We’ll also prompt you to make a choice about how broadly you want your child to explore - turn search on to access millions of family-friendly videos, or turn search off to restrict your child’s experience to a more limited set. Either way, parents decide the right experience for their family from the get-go.
Let the app be the bad guy with a built-in timer that lets you limit kids’ screen time. The app alerts your child when the session is over, so you don’t have to. (You’re welcome. ;) )
Sometimes you need a little peace and quiet! You have an option to turn off background music and sound effects, so your kids can keep watching while you catch a breath.
Parents have the ability to set their own passcode.
YouTube Kids is available for free starting today in Australia on
. We’re so excited to help kids and families discover, learn and create in new ways. From our family to yours, happy exploring!
Posted by Malik Ducard, Dad of three, and Global Head of Family and Learning, YouTube, who recently watched an episode of
with his family.
Regional Online Heroes
Thursday, November 12, 2015
Outback Australians have always found ways to overcome distance with technology, from the
Royal Flying Doctor Service
School of the Air
. These days, it’s the internet that is helping Australia’s rural communities by giving a boost to their small businesses.
Last week, in partnership with the
Regional Australia Institute
, we welcomed ten winners from our
Regional Online Heroes
initiative to Google in Sydney, selected by a panel including Deputy Prime Minister Warren Truss and
founder Jane Cay.
One of our Regional Online Heroes, Eric from Farmanco, swaps notes with a Googler on getting the most out of the internet
These business owners are getting on with growing their businesses, creating jobs and giving back to their local communities. For instance, Rae from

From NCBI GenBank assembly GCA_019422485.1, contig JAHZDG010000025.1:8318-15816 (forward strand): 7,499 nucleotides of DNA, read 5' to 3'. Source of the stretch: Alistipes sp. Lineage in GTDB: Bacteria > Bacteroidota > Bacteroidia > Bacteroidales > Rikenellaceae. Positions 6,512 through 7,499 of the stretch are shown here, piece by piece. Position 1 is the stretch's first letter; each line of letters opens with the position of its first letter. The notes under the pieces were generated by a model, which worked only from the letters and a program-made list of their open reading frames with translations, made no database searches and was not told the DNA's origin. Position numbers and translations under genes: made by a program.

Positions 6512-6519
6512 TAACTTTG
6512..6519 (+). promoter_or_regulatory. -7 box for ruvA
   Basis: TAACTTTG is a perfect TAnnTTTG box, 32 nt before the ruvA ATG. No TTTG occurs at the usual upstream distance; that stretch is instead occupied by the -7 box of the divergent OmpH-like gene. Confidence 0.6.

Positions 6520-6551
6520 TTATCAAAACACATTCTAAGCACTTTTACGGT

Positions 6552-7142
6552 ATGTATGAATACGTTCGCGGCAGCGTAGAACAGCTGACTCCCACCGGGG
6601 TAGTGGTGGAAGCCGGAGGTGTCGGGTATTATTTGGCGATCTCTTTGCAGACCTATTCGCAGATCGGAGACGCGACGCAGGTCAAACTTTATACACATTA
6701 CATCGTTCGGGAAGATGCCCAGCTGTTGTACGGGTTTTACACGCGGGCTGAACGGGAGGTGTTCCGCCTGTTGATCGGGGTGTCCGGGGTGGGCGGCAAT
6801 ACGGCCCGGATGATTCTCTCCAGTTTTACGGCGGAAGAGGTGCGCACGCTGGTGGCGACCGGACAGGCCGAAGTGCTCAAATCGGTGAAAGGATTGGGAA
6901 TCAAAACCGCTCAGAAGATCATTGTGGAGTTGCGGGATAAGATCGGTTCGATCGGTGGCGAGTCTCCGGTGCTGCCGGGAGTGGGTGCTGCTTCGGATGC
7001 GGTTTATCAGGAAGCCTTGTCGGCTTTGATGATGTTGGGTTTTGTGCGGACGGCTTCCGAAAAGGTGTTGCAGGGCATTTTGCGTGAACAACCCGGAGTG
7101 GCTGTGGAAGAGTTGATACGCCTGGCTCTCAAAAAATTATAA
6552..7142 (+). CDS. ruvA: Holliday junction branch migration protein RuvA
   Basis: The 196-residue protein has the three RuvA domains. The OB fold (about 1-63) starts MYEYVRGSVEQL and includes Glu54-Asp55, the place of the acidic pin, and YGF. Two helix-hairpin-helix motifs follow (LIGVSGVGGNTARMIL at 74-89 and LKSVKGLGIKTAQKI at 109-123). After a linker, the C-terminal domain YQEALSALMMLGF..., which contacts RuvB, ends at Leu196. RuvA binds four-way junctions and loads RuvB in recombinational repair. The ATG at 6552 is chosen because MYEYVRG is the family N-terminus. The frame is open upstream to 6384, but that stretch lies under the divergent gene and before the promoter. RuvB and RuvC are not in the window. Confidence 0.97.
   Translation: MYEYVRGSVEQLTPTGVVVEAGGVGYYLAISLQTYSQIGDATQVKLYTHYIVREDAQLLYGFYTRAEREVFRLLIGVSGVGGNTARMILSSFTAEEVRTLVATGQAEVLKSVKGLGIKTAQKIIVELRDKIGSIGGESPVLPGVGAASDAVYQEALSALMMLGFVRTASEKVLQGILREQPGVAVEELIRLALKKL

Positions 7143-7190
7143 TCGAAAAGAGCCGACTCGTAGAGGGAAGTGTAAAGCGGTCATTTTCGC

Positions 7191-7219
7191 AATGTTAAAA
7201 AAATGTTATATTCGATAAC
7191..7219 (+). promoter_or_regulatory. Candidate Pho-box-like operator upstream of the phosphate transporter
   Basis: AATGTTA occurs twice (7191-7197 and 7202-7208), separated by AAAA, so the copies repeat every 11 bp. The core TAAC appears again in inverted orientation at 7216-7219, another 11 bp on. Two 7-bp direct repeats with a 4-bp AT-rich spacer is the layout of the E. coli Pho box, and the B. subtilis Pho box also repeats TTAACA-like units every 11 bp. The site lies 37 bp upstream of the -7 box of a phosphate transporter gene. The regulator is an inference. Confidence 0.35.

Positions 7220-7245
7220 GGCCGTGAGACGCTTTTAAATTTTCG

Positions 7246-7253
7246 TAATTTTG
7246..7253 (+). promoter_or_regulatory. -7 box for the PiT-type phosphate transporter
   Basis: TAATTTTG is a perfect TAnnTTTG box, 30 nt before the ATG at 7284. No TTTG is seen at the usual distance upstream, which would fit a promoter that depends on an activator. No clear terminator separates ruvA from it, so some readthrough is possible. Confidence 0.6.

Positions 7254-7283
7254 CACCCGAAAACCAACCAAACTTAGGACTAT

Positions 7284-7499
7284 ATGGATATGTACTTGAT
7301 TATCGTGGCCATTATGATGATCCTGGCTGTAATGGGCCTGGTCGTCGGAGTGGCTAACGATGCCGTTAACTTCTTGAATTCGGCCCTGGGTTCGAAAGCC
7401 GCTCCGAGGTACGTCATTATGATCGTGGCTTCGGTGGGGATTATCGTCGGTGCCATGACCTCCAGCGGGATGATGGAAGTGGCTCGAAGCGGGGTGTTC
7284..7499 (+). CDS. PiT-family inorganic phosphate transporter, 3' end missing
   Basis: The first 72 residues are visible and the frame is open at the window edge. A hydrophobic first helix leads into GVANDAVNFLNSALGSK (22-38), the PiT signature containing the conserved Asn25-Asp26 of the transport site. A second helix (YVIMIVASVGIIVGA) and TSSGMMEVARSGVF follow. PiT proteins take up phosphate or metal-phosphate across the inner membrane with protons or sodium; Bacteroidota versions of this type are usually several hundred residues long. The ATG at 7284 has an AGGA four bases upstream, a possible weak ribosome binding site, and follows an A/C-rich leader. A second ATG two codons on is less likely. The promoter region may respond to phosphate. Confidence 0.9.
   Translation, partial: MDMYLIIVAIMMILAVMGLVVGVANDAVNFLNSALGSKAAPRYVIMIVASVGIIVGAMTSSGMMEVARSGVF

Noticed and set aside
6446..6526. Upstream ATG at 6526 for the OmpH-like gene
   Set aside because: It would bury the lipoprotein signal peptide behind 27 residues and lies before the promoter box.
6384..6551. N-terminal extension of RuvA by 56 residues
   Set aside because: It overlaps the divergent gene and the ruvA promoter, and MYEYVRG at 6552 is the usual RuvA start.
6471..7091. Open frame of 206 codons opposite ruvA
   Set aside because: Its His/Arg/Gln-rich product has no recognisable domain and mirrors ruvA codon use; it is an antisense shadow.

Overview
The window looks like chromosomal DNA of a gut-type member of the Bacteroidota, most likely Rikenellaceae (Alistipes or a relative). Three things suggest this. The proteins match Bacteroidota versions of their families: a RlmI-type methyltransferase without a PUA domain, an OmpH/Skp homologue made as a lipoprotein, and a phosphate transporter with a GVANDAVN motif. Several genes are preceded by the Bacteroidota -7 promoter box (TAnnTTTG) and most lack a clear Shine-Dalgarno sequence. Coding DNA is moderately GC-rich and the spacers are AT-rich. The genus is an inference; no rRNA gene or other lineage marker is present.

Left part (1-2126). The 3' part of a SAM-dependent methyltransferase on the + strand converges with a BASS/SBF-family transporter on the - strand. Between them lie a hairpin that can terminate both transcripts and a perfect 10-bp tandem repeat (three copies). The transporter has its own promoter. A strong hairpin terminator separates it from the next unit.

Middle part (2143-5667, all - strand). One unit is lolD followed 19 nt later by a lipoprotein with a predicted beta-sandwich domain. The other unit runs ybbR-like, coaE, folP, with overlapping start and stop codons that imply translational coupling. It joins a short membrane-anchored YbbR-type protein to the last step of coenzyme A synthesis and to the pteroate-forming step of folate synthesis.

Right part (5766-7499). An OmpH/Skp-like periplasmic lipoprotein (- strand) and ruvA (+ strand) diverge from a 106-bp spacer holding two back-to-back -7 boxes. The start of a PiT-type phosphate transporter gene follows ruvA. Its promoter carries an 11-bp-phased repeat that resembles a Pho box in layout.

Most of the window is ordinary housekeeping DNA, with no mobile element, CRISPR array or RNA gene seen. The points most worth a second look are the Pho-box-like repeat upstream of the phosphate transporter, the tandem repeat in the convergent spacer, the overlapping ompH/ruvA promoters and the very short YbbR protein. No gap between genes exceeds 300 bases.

Mind my Farm
in Parkes has set up a business that matches farmers with expert farm sitters, allowing farmers to take a well-deserved break. Sheree from
uses the internet to find new customers for her beads and other jewellery - and now exports from Merredin, WA to places as far afield as the UK, Mexico, Bulgaria and Canada.
Resourceful business owners like Rae and Sheree are using the internet to make their regional businesses thrive in a digital age.
Another great example is the national winner of our Regional Online Heroes competition.
. The business was set up in the outback town of Tambo, QLD (population: 340) in the middle of a drought as a way of using discarded wool products, but is now a huge success, relying on the internet to sell teddies across Australia - and internationally. Alison, Kiralee and Tammy have used the internet to put Tambo on the map, create jobs and put a smile on the face of kids across the world.
Businesses that are making the most of the internet are twice as likely to be growing, and four times as likely to be hiring staff
So we want to say a big good on ya to our ten regional online heroes - and to all those other businesses in regional Australia using the internet to grow and give back.
Regional Online Heroes 2015
Mind My Farm
The Rural Woman
Posted by John Ball, Head of Small Business, Google Australia
Looking for Australia’s first Google News Fellow
Monday, November 9, 2015
Google News Lab
is a team within Google that collaborates with journalists and entrepreneurs to help build the future of media. The
Google News Lab Fellowship
is one of the Lab’s programs that aims to develop the next generation of reporters by placing journalism students and graduates at host organisations for eight weeks to work on projects at the intersection of media and technology.
Now for the first time
we’re bringing the News Lab Fellows program to Australia
. We’re seeking a university student or graduate to spend the 2016 mid-year break embedded in the
Sydney Morning Herald
newsroom, working on data journalism and coding projects that will help the newsroom experiment and innovate with the latest storytelling technologies and techniques, and in doing so help push forward the state of journalism in Australia.
The Fellowship is open to undergraduate and graduate students who have technology skills that they’d like to apply to create new innovative forms of journalism, under the guidance of some of Australia’s most experienced journalists, editors, photographers, and editorial developers. Preference will be given to students currently involved in computer science or related specialties, or current journalism students who can demonstrate strong proficiency in technology.
Interested students can apply
. Applications close on November 22, and the successful applicant will spend eight weeks in the Sydney Morning Herald newsroom from May 30, 2016.
Posted by Annie Baxter, Head of Communications and Public Affairs, Google Australia